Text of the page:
A day in the life of a police group on Facebook

I spent a day reading through an anonymous police message board on Facebook to see what their concerns are.

Whenever I see police dealing with political protests I always wonder if some of them feel there is a clash between his personal values and the role he plays on command. When I asked an old school friend, he simply invited me to follow a Facebook page where anonymous questions are answered by commenters – often under their second Facebook profiles to avoid professional backlash. Being followed by your employer is our new, shared reality and puts a damper on the whole internet thing for those who knew it before it became colonized by states and politicians.
The group – and its local subgroups – collect donations of cold medicine, foot warmers, pain killers and warm gloves, snacks and tea, blankets and masks. Sounds soothing to me, the citizen.
So I submerged for a day in a world I donˋt know first hand. The most frequent themes and concerns were as follows:

1. How can I resign?
During the state of emergency no one is allowed to resign. And states of emergencies are sticky. Few people know that we have been under a state of immigration emergency since 2015. Some may remember the border huntsmen ads where the government was recruiting brave men to “hunt” illegal immigrants. Well, that emergency never officially ended. And it has consequences.
One of them is that members of law enforcement are not allowed to resign. This is a pattern though. They are obviously needed and a precondition of state and living in civilized society – yet the government would go out of its way not to waste good, stealable public money on them. Instead of fixing their terrible, low salaries, they are tricked in every possible manner (see later), one of which is that they are not allowed to resign. For some, it is a form of enslavement – just like the case with nurses, who have been made to sign contracts not to resign during emergencies, maybe ever, but never received a living wage in exchange. They, too, are absolutely necessary. And perhaps that is why the least necessary job cohort on the planet, politicians, are reluctant to pay them. After all, admitting that some jobs carry more social value may make one start thinking that some jobs donˋt carry any – and politicians easily jump in mind.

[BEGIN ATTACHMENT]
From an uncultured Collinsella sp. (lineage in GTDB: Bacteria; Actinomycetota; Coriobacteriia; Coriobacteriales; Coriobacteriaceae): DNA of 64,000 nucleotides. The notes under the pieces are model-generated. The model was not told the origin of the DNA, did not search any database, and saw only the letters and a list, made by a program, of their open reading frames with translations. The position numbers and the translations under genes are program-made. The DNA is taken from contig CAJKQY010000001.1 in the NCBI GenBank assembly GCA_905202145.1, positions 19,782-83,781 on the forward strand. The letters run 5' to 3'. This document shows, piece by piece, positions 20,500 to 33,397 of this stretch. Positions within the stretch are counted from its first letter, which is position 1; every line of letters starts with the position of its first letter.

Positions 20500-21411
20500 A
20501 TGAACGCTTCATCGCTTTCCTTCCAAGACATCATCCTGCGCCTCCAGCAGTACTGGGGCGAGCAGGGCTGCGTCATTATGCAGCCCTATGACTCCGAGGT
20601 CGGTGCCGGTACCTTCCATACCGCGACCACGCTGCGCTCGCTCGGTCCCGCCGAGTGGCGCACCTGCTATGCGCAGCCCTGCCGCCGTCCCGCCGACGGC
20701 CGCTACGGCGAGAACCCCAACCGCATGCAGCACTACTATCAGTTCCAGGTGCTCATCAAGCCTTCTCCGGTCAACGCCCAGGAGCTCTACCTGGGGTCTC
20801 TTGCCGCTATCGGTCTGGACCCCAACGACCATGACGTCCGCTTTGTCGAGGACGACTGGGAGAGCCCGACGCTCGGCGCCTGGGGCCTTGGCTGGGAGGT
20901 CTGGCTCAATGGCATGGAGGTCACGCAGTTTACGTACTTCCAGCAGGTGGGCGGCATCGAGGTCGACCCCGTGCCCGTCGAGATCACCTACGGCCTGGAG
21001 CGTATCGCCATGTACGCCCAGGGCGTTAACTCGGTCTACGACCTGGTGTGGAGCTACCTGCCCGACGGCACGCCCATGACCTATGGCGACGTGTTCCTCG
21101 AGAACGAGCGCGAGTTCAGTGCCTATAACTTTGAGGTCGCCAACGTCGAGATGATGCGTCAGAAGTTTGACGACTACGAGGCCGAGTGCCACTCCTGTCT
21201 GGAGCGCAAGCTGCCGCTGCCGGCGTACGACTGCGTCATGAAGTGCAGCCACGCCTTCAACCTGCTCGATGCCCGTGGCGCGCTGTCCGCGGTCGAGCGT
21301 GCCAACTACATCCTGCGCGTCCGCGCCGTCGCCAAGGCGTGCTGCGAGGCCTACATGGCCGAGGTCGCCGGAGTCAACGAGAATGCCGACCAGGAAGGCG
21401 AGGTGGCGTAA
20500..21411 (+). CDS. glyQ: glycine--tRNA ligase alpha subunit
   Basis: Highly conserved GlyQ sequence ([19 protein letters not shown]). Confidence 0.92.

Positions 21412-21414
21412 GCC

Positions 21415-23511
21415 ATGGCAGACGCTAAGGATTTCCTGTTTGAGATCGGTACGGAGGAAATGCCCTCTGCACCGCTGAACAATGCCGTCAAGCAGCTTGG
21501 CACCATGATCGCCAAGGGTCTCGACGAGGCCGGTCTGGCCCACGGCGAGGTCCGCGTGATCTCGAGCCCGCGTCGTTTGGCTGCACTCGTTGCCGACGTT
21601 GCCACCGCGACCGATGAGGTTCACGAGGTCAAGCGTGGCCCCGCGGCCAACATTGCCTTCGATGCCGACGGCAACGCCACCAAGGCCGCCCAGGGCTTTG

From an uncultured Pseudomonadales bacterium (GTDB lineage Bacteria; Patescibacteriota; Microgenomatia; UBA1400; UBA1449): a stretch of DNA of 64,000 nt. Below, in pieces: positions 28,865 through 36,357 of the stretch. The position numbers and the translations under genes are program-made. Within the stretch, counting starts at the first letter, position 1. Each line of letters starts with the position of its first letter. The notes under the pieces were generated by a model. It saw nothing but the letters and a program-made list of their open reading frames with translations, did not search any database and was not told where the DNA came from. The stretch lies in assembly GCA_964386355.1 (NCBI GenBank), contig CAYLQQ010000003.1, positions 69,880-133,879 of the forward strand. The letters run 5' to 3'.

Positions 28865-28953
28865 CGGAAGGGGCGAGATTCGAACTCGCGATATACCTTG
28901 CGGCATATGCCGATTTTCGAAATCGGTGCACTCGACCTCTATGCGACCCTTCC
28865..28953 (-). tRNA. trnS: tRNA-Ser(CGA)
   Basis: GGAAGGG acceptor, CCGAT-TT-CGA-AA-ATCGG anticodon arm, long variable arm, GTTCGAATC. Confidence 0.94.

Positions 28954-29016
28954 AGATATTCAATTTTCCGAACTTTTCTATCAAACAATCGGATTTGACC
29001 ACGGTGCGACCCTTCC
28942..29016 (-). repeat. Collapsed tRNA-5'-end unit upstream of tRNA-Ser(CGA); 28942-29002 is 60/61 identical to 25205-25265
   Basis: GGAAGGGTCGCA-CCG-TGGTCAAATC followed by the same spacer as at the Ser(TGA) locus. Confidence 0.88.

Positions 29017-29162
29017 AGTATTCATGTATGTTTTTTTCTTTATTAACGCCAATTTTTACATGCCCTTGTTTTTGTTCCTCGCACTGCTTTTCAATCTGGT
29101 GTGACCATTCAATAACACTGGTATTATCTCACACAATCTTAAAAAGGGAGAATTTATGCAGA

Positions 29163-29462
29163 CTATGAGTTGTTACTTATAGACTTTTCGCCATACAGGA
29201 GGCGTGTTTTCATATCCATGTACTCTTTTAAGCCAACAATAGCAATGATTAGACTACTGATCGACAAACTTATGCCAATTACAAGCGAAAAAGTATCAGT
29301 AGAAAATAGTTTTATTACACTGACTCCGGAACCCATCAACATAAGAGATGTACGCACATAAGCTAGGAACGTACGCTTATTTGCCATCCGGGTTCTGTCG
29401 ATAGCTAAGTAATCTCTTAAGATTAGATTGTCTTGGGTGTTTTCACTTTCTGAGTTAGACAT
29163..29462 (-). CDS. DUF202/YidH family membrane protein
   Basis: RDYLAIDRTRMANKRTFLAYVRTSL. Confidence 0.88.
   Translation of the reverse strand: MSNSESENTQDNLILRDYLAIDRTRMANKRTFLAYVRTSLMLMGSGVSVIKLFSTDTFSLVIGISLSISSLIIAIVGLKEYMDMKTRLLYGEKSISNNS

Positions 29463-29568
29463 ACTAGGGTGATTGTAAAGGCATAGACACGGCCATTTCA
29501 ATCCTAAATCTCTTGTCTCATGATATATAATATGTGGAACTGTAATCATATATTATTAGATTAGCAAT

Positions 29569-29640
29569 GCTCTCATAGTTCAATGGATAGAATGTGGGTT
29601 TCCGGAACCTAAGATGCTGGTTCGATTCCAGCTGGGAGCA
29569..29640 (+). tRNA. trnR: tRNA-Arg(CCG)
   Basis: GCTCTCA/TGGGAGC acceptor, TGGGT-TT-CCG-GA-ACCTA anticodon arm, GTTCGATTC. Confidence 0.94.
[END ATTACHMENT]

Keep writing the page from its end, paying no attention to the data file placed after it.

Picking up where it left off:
Post after post is asking the question how they could leave the force, because they cannot live off this salary (see later). It is now somewhat mixed as jobs have dried up in the entire economy, unemployment is rampant due to the pandemic, so there isnˋt really anywhere else to go for many. Yet, the topic lingers and anecdotes and urban legends are shared where a policeman who wasnˋt allowed to resign resorted to clever tricks to be fired (admittedly, a suboptimal way of leaving the force, but desperation is powerful), like firing a gun into an inanimate object or driving through a hypermarket hall in his police car.
But most commenters just admit that it is not permitted these days because of the severe shortage of policemen.

2. 140 thousand forints
That is most policemenˋs salary that you see on the streets. That is 390 euros per month.
What is worse, they are forever hounded by their bureaucrats who use any and every excuse to deduct sums from their salaries, paying for this and that, spying on them if they buy lunch during patrol (good luck affording a kebab on a 390 euro salary, anyway), or just deduct sums randomly and under nondescript titles that anonymous posters are trying to get help with. They are desperate to find out where every cent goes – and we really are talking cents – but obviously, they are slowly worn down by a thousand cuts. Their union is no help.